189:  The Player Cat Confounds Me

An alert-looking black and white cat
Harry, our narrator

There came a day of pale sun.  I thought it were a fit day for me to seek the player cat.

I set forth to the garden by the river, hoping to encounter Onix.  I knew he liked to go there when he could slip away from his shop.  How joyed was I to nose him!

I did not tell him I’d writ a letter against Snakes-Purr.

I sayt I sought newes of a play-maker who may be implicate in the powder plot.  Or emprisoned for having writ against Scots.

I arrkst if he would lead me to the player cat.

He sayt ’twere better we arks at Paws Yard. 

I sayt, “No.  When last I went there I was accused of having writ the letter that betrayed the powder plot.”

“But you did write,” sayt Onix.

“I did not,” sayt I. 

“I mean,” sayt Onix, “you did right to write.  Picker and Stealer count it an honour that four plotters were execute in their yard.   E’en though they hid theirselves lest they too be hanged and cut to collops.”

Luvvie, the Player Cat.

I sayt, “I wish to friend the player cat.  I told my mother I would.”

“I never knowed Luvvie to friend any but hisself,” sayt Onix.

But he led me to Luvvie’s house and sayt my mother had lodged there too – when she was not at Essex House or thereabouts.

As we made our way across the rooves I heared a cat wauling most sorrowful.

“Oh eyes, no eyes, but fountains fraught with tears!  Oh life, no life, but lively form of death!  O world, no world, but mass of public wrongs…”

“What ails that cat?” I cried.

“That’s Luvvie.  The door’s shut fast, and he seeks admittance.  No more than that.”

True.  When we showed ourselves upon his wall he high-tailed it to us.

I greeted him most courteous.  He offered his nose.  Then I sayt, “Friend, I seek newes of Snakes-Purr.”

“I know nowt of that clown,” sayt Luvvie, and commenced cleansing his paws.

“Were you not to enact Thrice, a brinded cat, in his witch play?”

“I was,” sayt Luvvie.  “I’ve learnt more since.  That cat is not named Thrice.  It mews thrice.  Would you be told how oft to mew?  And enter with a hedgepig?

“If you know nowt of Snakes-Purr, how know you that?”

“I was keeping watch above his window.  He talks to hisself.  Sure, none else would heark him.”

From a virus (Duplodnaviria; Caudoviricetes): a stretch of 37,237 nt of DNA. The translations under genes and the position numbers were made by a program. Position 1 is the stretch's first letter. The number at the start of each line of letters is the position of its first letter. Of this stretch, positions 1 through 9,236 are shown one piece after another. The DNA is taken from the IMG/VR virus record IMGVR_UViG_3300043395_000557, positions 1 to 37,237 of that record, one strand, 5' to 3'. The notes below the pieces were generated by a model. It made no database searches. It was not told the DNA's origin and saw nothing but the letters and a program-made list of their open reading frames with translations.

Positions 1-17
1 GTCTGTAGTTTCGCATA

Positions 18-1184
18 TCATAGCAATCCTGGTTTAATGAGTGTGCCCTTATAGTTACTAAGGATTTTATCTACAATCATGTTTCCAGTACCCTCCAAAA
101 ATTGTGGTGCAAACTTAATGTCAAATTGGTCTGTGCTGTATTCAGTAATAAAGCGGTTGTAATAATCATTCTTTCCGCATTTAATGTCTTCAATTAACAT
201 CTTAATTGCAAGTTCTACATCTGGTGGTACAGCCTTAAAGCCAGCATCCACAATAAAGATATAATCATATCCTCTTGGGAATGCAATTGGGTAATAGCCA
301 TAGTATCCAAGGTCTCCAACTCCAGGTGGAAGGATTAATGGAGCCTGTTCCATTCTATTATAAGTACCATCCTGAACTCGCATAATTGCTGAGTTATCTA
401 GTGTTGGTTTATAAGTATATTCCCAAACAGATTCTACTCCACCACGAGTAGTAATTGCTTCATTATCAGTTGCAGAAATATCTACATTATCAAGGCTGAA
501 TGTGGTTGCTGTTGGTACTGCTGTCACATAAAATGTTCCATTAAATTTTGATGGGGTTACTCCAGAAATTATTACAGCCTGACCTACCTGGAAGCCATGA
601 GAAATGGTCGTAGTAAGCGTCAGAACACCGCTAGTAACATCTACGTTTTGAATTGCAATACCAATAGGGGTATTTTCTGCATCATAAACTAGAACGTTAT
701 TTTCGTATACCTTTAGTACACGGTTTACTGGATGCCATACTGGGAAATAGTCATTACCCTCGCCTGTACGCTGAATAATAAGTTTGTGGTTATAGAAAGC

“So you can’t tell us of any player who knew of the powder plot?  Or offended the King?” arrkst Onix.

“Did I say that?” arrkst Luvvie.

“No,” sayt I, in haste.

“My old akwayntance Pen [Ben] did both.  I’ll hear no word against him.  I have employment in our playhouse.”

Our Playhouse: the indoor theatre at Blackfriars, where the cheapest seats cost sixpence. Very select. It was leased to children’s companies, because adult companies were not permitted to perform there.
There’s a modern reconstruction in Staunton VA.

Luvvie sayt, “When a player spake of the famous fable of Whittington and his Puss, that were my kew.  I enacted Puss, for what’s a play without a ghost?  Revenge, I cried.  Then I ran off, to great applauds.”

“You were super-excellent,” sayt Onix.

“I was,” sayt Luvvie. “You saw me?”

Onix sayt, “’Tis what I heard. That day I was keeping my shop.”

“Keep thy shop,” sayt Luvvie, “and thy shop will keep thee.  Fine words from a fine play.  Yet Pen and his friend were emprisoned for it.  Eastward Ho.”

“Oh,” sayt I, clean confounded by his swift talk.

“Ho,” sayt Luvvie.  “Eastward Ho.  But that were last year.  Pen and his friend are loose now.  Sure, Pen supped with the plotters and a Catlick lord or two.  What do that prove?  Nowt.”

Ben Jonson, from the cover of Ian Donaldson’s ‘Ben Jonson: A Life.’

My head felt fit to burst. 

I sayt, “Then was it Pen who writ the letter that revealed all?”

“No,” sayt Luvvie.  “You did.”

I sayt, “I writ a letter informing against Snakes-Purr.  No more than that.”

Luvvie sayt, “None read it, for he’s still at liberty.  Now hear this.  ’Tis what we are that brings us down, not what we do.  Snakes-Purr is a thief; thievery will bring him down.  Work upon that now.”

I came away no wiser than I went.


Toutparmoi - Note from the EditorOdd, the way reputations are forged.  Onix became a local hero after the siege of Essex House, though he was there by accident.  Now the cats are convinced that Harry wrote the letter that revealed the Gunpowder Plot.

And what of Ben Jonson?  We’ve heard about the charge of manslaughter (that wasn’t his first brush with the law), and while in jail he converted to Catholicism.

Later, despite his position as a writer of court masques for Queen Anne and King James, he was summoned to appear before the Privy Council to answer charges of popery and treason resulting from his play Sejanus (1603/1604).

In 1604 came Eastward Ho! written with George Chapman and John Marston. It’s a racy comedy of London life, where everyone is on the make by fair means or foul.  It’s laced with references to other plays and the catch phrases people probably picked up from them, as we pick up lines from movies and TV.  It also sniped at Scots, and Chapman and Jonson were jailed.  

Next, Jonson attended a supper party on 9 October 1605 with Robert Catesby, Thomas Percy, Francis Tresham, Thomas Winter, Lord Mordaunt (one who excused himself from parliament on 5 November), and two others.  Accident or design?  

By 7 November Jonson was in touch with Robert Cecil about an unnamed priest who might give testimony about the plot.  The priest failed to materialise, but that doesn’t seem to have been held against Jonson.

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